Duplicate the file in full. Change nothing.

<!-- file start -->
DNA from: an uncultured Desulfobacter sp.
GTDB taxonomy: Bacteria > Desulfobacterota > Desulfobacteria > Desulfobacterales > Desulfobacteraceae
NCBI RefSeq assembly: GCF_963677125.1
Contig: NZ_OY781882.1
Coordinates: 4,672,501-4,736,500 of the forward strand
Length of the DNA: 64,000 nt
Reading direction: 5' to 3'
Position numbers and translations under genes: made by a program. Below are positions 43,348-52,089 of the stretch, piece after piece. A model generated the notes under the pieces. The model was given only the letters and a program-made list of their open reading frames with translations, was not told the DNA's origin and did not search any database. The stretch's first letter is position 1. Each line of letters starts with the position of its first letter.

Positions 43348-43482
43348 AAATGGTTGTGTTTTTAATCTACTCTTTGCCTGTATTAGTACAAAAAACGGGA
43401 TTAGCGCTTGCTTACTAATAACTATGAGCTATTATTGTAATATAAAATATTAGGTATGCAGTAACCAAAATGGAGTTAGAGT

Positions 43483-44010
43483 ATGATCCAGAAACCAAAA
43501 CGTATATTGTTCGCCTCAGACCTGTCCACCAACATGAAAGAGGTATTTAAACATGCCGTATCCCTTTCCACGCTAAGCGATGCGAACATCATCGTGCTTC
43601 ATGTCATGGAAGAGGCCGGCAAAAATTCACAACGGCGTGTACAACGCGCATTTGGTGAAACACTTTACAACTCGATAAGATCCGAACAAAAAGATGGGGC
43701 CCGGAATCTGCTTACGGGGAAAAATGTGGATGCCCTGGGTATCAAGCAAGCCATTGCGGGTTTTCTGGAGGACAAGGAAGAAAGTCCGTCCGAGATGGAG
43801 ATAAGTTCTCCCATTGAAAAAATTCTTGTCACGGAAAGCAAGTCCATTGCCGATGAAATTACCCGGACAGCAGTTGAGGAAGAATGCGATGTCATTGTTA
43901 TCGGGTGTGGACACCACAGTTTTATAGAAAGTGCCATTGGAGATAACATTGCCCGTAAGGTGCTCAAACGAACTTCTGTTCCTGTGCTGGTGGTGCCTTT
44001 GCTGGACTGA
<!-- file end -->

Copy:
DNA from: an uncultured Desulfobacter sp.
GTDB taxonomy: Bacteria > Desulfobacterota > Desulfobacteria > Desulfobacterales > Desulfobacteraceae
NCBI RefSeq assembly: GCF_963677125.1
Contig: NZ_OY781882.1
Coordinates: 4,672,501-4,736,500 of the forward strand
Length of the DNA: 64,000 nt
Reading direction: 5' to 3'
Position numbers and translations under genes: made by a program. Below are positions 43,348-52,089 of the stretch, piece after piece. A model generated the notes under the pieces. The model was given only the letters and a program-made list of their open reading frames with translations, was not told the DNA's origin and did not search any database. The stretch's first letter is position 1. Each line of letters starts with the position of its first letter.

Positions 43348-43482
43348 AAATGGTTGTGTTTTTAATCTACTCTTTGCCTGTATTAGTACAAAAAACGGGA
43401 TTAGCGCTTGCTTACTAATAACTATGAGCTATTATTGTAATATAAAATATTAGGTATGCAGTAACCAAAATGGAGTTAGAGT

Positions 43483-44010
43483 ATGATCCAGAAACCAAAA
43501 CGTATATTGTTCGCCTCAGACCTGTCCACCAACATGAAAGAGGTATTTAAACATGCCGTATCCCTTTCCACGCTAAGCGATGCGAACATCATCGTGCTTC
43601 ATGTCATGGAAGAGGCCGGCAAAAATTCACAACGGCGTGTACAACGCGCATTTGGTGAAACACTTTACAACTCGATAAGATCCGAACAAAAAGATGGGGC
43701 CCGGAATCTGCTTACGGGGAAAAATGTGGATGCCCTGGGTATCAAGCAAGCCATTGCGGGTTTTCTGGAGGACAAGGAAGAAAGTCCGTCCGAGATGGAG
43801 ATAAGTTCTCCCATTGAAAAAATTCTTGTCACGGAAAGCAAGTCCATTGCCGATGAAATTACCCGGACAGCAGTTGAGGAAGAATGCGATGTCATTGTTA
43901 TCGGGTGTGGACACCACAGTTTTATAGAAAGTGCCATTGGAGATAACATTGCCCGTAAGGTGCTCAAACGAACTTCTGTTCCTGTGCTGGTGGTGCCTTT
44001 GCTGGACTGA